But stop a minute here. Is it right to take a classmate’s video–which was not meant for the public, and, from all appearances, not meant to hurt anyone–and hold onto it, save it for an opportune moment, and then post it precisely when you know it will hurt her? Is this a way to treat anyone? Yet the ultimate damage was not all Galligan’s doing. The article leaves many questions unasked. Who sent him the video in the first place? Who helped it go viral later? Who demanded that Groves’s admission be rescinded? Who threatened violence? And why did any of them think this was in order?

Some might respond: You think this is bad? Do you have any idea what black people have been subjected to for centuries and still endure day after day? Do you realize that black people have been killed for saying things that white people didn’t like, or for doing nothing at all besides being black? What’s a white girl’s change of college plans next to this?

That is true. The rage is real and justified. But from what I can glean, Mimi Groves did not deserve this rage. There have to be distinctions–because if there are not, if context, intent, and proportion don’t matter, then it’s a free-for-all war, where anyone’s life can be ruined at the drop of a syllable. Journalism exists, in part, to help us maintain perspective and sanity, by reporting clearly on the conflicts in our midst.

Levin’s article–like many New York Times articles recently–combines report, investigation, analysis, and (implicitly) opinion. That in itself poses no problem; there is room in journalism for analyses, “think-pieces,” and passionate investigative writing. But in its application of its own principles, it falls short–and in doing so, it normalizes a disproportionate punishment of a teenage girl.

Long ago I gave a fifth-grade student a disproportionate punishment. She had vanished at the start of a school performance in which she had the lead role. We were waiting and waiting, and she was nowhere to be found. As it turned out, she had gone off to help a student who wasn’t feeling well, and had not told anyone. After consultation with my colleagues, I gave the role to the understudy, to whom I also awarded the drama prize at the end of the year. I talked at length with the student who had lost the honor, but would not change my mind.

Over time I realized that my decision was flat-out wrong. Giving the role to the understudy–that was understandable in the moment. But the rest had no justification. I should have given the first girl the prize. If I had thought clearly about the proportions involved, I would have made a different decision. Overpunishment is one of the most awful mistakes a teacher can make. You carry it forever; you hope that the other person is doing well in life, but you know that you caused some pain along the way.

I have been on the other end too–for instance, being cut off permanently by someone on account of what seemed to me a misunderstanding. You can go for years asking yourself why, why, why? It takes a long time to realize that the action may have been disproportionate; that whatever its reasons, it was not entirely deserved; that reasons and deserts are two different things.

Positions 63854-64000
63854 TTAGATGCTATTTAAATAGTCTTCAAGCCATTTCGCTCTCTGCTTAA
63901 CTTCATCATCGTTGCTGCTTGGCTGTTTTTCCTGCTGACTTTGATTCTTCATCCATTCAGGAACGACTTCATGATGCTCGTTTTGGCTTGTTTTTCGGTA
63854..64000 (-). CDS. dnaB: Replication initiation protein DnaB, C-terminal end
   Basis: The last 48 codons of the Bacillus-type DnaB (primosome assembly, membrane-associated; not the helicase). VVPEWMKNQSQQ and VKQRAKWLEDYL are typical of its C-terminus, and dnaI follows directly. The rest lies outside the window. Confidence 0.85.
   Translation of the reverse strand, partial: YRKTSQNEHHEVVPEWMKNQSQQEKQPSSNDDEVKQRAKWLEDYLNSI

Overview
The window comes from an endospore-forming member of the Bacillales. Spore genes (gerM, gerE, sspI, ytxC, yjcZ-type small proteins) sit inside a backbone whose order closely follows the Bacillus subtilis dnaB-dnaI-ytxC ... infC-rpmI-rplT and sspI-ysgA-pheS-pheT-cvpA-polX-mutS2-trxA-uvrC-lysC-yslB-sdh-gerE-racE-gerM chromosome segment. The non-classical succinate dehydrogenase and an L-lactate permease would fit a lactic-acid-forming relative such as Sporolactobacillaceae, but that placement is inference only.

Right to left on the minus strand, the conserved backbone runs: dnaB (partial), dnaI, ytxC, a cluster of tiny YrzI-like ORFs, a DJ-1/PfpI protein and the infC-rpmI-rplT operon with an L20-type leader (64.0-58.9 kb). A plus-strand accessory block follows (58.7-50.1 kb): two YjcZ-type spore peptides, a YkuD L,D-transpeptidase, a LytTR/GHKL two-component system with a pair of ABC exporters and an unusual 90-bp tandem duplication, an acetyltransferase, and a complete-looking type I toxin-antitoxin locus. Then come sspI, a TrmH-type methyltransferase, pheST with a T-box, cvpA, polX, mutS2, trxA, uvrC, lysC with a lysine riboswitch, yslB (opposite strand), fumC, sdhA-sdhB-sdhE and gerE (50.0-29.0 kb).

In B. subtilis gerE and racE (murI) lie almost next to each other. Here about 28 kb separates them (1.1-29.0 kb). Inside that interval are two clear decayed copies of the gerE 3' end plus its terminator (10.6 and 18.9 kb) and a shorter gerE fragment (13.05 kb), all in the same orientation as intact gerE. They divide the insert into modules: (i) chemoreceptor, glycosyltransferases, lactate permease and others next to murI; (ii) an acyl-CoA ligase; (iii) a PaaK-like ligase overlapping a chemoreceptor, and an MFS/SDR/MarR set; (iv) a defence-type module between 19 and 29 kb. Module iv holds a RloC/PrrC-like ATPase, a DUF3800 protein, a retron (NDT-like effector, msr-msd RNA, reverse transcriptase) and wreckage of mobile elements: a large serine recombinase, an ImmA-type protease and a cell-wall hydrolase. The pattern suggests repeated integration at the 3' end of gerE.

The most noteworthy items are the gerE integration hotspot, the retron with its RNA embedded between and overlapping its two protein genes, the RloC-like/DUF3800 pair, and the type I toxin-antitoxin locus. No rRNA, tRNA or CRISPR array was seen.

We now live in an era where crowd zeal stands in for discernment and justice. Where will the clarity come from? What role will journalists play?

  • “To know that you can do better next time, unrecognizably better, and that there is no next time, and that it is a blessing there is not, there is a thought to be going on with.”

    —Samuel Beckett, Malone Dies

  • TEDx Talk

    Delivered at TEDx Upper West Side, April 26, 2016.

  • ABOUT THE AUTHOR

     

    Diana Senechal is the author of Republic of Noise: The Loss of Solitude in Schools and Culture and the 2011 winner of the Hiett Prize in the Humanities, awarded by the Dallas Institute of Humanities and Culture. Her second book, Mind over Memes: Passive Listening, Toxic Talk, and Other Modern Language Follies, was published by Rowman & Littlefield in October 2018. In February 2022, Deep Vellum will publish her translation of Gyula Jenei's 2018 poetry collection Mindig Más.

    Since November 2017, she has been teaching English, American civilization, and British civilization at the Varga Katalin Gimnázium in Szolnok, Hungary. From 2011 to 2016, she helped shape and teach the philosophy program at Columbia Secondary School for Math, Science & Engineering in New York City. In 2014, she and her students founded the philosophy journal CONTRARIWISE, which now has international participation and readership. In 2020, at the Varga Katalin Gimnázium, she and her students released the first issue of the online literary journal Folyosó.

  • INTERVIEWS AND TALKS

    On April 26, 2016, Diana Senechal delivered her talk "Take Away the Takeaway (Including This One)" at TEDx Upper West Side.
     

    Here is a video from the Dallas Institute's 2015 Education Forum.  Also see the video "Hiett Prize Winners Discuss the Future of the Humanities." 

    On April 19–21, 2014, Diana Senechal took part in a discussion of solitude on BBC World Service's programme The Forum.  

    On February 22, 2013, Diana Senechal was interviewed by Leah Wescott, editor-in-chief of The Cronk of Higher Education. Here is the podcast.

  • ABOUT THIS BLOG

    All blog contents are copyright © Diana Senechal. Anything on this blog may be quoted with proper attribution. Comments are welcome.

    On this blog, Take Away the Takeaway, I discuss literature, music, education, and other things. Some of the pieces are satirical and assigned (for clarity) to the satire category.

    When I revise a piece substantially after posting it, I note this at the end. Minor corrections (e.g., of punctuation and spelling) may go unannounced.

    Speaking of imperfection, my other blog, Megfogalmazások, abounds with imperfect Hungarian.